Oxytocin produces more engaged fathers and more responsive infants

December 10, 2012

Philadelphia, PA, December 10, 2012 - A large body of research has focused on the ability of oxytocin to facilitate social bonding in both marital and parenting relationships in human females. A new laboratory study, led by Dr. Ruth Feldman from Bar-Ilan University in Israel and published in the current issue of Biological Psychiatry, has found that oxytocin administration to fathers increases their parental engagement, with parallel effects observed in their infants.

Oxytocin is a neuropeptide that plays an important role in the formation of attachment bonds. Studies have shown that intranasal administration of oxytocin increases trust, empathy, and social reciprocity.

In this study, researchers examined whether oxytocin administration to the parent enhances physiological and behavioral processes that support their social engagement with their infant and improves their parenting. They also examined whether oxytocin effects on the parent's behavior would affect related physiological and behavioral processes in the infant.

Thirty-five fathers and their five-month-old infants were observed twice, once after oxytocin administration and once after placebo administration. The fathers received the nasal sprays in a solitary room while their infant was cared for in another room. After 40 minutes, fathers and infants were reunited and engaged in face-to-face play that was micro-coded for parent and child's social behavior. Salivary oxytocin levels were measured from the fathers and infants both before and several times after the drug administration.

"We found that after oxytocin administration, fathers' salivary oxytocin rose dramatically, more than 10 fold, but moreover, similar increases were found in the infants' oxytocin. In the oxytocin conditions, key parenting behavior, including father touch and social reciprocity, increased but infant social behavior, including social gaze and exploratory behavior, increased as well," explained Feldman.

In addition, respiratory sinus arrhythmia - a measure that indexes better autonomic readiness for social engagement - was higher in both parent and child.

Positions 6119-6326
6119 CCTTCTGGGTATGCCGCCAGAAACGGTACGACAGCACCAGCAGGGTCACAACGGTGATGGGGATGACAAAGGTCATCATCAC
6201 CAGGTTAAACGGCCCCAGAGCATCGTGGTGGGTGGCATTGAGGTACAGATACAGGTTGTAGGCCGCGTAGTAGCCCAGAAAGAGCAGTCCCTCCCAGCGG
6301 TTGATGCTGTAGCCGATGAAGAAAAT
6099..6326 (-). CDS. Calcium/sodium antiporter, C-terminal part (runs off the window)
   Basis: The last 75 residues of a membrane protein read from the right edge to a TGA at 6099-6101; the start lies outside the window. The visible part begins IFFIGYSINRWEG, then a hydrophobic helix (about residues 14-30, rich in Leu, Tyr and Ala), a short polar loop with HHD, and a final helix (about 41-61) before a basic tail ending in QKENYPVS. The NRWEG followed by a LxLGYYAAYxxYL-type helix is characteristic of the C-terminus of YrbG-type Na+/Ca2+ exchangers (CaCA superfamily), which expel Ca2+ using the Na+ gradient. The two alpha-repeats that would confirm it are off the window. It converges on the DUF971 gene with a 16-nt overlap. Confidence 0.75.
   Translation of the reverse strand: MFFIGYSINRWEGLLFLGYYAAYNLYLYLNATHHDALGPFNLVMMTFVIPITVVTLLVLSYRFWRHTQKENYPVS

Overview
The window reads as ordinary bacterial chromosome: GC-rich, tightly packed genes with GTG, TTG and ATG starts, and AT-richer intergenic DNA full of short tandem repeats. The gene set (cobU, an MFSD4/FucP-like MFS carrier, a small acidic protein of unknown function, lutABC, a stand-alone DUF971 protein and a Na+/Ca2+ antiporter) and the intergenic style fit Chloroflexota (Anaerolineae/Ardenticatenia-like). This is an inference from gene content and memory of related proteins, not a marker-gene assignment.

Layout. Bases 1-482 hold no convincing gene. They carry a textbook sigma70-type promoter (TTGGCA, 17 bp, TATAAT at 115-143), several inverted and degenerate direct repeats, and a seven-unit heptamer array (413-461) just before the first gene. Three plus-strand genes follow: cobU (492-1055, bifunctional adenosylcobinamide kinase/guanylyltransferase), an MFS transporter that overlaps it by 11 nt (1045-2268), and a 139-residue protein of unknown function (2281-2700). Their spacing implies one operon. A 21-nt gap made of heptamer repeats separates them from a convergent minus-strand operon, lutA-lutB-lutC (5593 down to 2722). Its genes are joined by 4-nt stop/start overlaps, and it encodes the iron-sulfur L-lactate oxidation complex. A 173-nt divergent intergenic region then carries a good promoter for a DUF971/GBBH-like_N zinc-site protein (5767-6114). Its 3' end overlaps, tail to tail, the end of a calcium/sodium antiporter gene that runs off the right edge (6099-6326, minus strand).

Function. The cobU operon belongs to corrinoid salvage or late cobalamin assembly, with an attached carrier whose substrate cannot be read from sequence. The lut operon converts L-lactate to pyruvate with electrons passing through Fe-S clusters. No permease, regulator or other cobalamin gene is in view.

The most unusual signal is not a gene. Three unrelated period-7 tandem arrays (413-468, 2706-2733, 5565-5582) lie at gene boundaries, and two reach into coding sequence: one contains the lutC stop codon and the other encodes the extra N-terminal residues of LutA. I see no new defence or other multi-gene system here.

"We should not be surprised that social bonding in male parents is affected by many of the same biological mechanisms that have been identified for females," commented Dr. John Krystal, Editor of Biological Psychiatry. "The question arising from this study is whether there is a way to harness the 'power' of oxytocin to promote paternal engagement with their infants in families where this is a problem."

Feldman concluded, "Such findings have salient implications for the potential treatment of young children at risk for social difficulties, including premature infants, siblings of children with autism, or children of depressed mothers, without the need to administer drug to a young infant."
-end-
The article is "Oxytocin Administration to Parent Enhances Infant Physiological and Behavioral Readiness for Social Engagement" by Omri Weisman, Orna Zagoory-Sharon, and Ruth Feldman (doi: 10.1016/j.biopsych.2012.06.011). The article appears in Biological Psychiatry, Volume 72, Issue 12 (December 15, 2012), published by Elsevier.

Notes for editors

Full text of the article is available to credentialed journalists upon request; contact Rhiannon Bugno at +1 214 648 0880 or Biol.Psych@utsouthwestern.edu. Journalists wishing to interview the authors may contact Ruth Feldman at +972 3 531 7943 or feldman@mail.biu.ac.il.

The authors' affiliations, and disclosures of financial and conflicts of interests are available in the article.

John H. Krystal, M.D., is Chairman of the Department of Psychiatry at the Yale University School of Medicine and a research psychiatrist at the VA Connecticut Healthcare System. His disclosures of financial and conflicts of interests are available here.

About Biological Psychiatry

Biological Psychiatry is the official journal of the Society of Biological Psychiatry, whose purpose is to promote excellence in scientific research and education in fields that investigate the nature, causes, mechanisms and treatments of disorders of thought, emotion, or behavior. In accord with this mission, this peer-reviewed, rapid-publication, international journal publishes both basic and clinical contributions from all disciplines and research areas relevant to the pathophysiology and treatment of major psychiatric disorders.